Monday, March 22, 2010

One For My Baby

Progress on my 2010 Reading List has been slow-going.

Here we are in late-March (already?!) and I've only completed 1.5 books out of the 12 on my list.

I could toss around justifiable and sound excuses as to why I haven't made swifter progress, but I won't.  Let's not go down the excuses road.  I'll just admit: I haven't made much time for reading.  I'll see if I can (gently) correct that, going forward. 

Because you know what? Reading is important.

It's the one thing that separates us from the animals.  Well, that and our ability to accessorize.  (Name that movie!!)

* * *

The one title I have been able to cross off my Reading List thus far is Take the Cannoli by Sarah Vowell.

I enjoyed this book of essays.  It wasn't as laugh-out-loud funny as David Sedaris' writing, but the essays were entertaining and informative and illuminated slices of American life that I don't often get to peek into.  Such as cannon construction, San Fran goth culture, Cherokee memorials, a historically significant intersection in Chicago, and the insomniacal schedule of a freelance journalist.

The book was published in 2000; the essays were written throughout the nineties.  This was cause for some nostalgia on my part, as a lot has changed since then.  The gritty (read: dirty) Chelsea Hotel that Vowell visited in the early nineties still reeked of the punks, poets, ghosts, and folk singers that it hosted in the sixties.  It was still a haven for the poor artist, the drifter, the runaway.  Nowadays, for better or worse (and many argue, worse) the hotel has gone the route of gentrification, cleaned up its act, and become something of a hipster tourist attraction.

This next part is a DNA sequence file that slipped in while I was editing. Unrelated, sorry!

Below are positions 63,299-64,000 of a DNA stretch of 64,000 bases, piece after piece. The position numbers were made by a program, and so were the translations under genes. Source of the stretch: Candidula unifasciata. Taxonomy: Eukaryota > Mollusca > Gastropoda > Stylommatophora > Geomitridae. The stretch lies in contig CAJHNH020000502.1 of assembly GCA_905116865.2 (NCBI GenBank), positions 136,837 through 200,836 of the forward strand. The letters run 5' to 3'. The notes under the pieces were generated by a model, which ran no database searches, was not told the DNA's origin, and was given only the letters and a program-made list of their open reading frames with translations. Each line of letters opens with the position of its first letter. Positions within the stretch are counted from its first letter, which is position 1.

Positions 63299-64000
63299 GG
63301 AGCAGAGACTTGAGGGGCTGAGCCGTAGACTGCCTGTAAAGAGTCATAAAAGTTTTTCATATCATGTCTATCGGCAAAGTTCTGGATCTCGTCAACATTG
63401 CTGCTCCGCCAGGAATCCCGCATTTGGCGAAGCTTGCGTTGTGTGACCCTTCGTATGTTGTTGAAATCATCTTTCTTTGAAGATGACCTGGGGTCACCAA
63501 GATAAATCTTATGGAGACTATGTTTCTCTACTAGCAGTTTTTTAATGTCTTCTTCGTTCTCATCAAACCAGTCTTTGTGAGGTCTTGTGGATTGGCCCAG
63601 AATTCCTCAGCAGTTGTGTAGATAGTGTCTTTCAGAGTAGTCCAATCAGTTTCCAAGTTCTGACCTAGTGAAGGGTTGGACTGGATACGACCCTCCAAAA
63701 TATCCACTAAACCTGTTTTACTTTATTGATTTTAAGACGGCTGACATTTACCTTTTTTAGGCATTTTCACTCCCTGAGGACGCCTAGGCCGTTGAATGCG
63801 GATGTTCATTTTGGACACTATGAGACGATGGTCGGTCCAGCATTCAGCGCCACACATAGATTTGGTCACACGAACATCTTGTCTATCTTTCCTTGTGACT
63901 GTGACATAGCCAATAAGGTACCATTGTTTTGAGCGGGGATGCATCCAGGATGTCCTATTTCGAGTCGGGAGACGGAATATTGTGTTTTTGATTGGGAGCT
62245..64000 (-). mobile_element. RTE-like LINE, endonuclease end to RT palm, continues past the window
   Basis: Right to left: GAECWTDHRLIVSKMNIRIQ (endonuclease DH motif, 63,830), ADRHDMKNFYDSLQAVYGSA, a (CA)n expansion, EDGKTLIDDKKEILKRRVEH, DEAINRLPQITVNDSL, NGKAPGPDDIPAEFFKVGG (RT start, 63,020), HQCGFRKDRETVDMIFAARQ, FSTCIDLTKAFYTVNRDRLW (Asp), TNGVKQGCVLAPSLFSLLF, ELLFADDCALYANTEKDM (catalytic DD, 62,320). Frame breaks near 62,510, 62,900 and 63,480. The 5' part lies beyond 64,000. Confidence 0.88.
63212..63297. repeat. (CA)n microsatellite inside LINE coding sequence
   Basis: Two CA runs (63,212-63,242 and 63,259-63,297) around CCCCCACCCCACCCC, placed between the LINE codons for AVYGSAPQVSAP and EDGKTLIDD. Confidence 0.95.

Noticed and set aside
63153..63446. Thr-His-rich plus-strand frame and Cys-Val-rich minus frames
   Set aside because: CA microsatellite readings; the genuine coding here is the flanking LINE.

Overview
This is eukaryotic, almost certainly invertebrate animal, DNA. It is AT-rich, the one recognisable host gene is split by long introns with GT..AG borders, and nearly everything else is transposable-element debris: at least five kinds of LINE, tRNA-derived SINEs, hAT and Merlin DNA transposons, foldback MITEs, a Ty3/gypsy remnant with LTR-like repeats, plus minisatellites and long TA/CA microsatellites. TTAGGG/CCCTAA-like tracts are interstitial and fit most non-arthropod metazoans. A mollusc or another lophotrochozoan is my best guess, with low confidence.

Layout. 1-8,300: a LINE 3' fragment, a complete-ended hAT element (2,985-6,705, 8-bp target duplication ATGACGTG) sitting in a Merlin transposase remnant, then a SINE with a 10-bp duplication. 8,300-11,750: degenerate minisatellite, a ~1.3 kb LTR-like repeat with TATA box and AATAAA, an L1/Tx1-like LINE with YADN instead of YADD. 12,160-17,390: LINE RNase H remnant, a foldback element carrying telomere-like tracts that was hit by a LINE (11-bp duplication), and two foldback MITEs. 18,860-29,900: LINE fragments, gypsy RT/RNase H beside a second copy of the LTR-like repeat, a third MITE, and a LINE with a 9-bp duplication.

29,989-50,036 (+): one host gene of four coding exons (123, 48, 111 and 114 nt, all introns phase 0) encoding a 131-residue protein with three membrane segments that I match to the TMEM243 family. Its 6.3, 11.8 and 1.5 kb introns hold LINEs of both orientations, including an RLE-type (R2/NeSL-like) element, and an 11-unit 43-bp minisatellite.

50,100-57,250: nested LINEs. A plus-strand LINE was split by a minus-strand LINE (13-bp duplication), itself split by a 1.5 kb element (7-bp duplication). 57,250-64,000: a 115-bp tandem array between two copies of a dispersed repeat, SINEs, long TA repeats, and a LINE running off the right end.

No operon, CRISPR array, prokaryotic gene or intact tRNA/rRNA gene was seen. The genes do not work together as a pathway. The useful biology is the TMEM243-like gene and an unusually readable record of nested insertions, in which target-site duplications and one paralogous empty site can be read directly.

And then there were the essays about Mr. Frank Sinatra. Penned before his passing, I found these to be bittersweet relics of a bygone era - a time when you could write "Frank is..." instead of "Frank was..."

I finished the essay "These Little Town Blues" on the subway one morning - it was about Hoboken, Frank, and the relationship of each to Manhattan.  After reading the last word, I sighed, flipped the pages back, and immediately started reading it again.  Good stuff.

Vowell hit the nail on the head when she wrote, "Who says happiness never comes cheap? A jukebox stocked with Sinatra can turn your world around." (p. 79)

I agree.  Many a time I have self-medicated with Sinatra music - his voice puts the spring back in my step, the smile back on my face, the bee back in my bonnet, the birdhouse back in my soul.  Or something to that effect.

So to sum up, I liked Take the Cannoli plenty fine.  And I'm looking forward to diving in to the other eleven books on my list. Post-haste!

PS - In other Sinatra news, have you heard the latest that Leonardo DiCaprio is set to play Ol’ Blue Eyes in an upcoming Scorcese flick about Frank? I don’t know how I feel about this. I just don’t know.

No comments: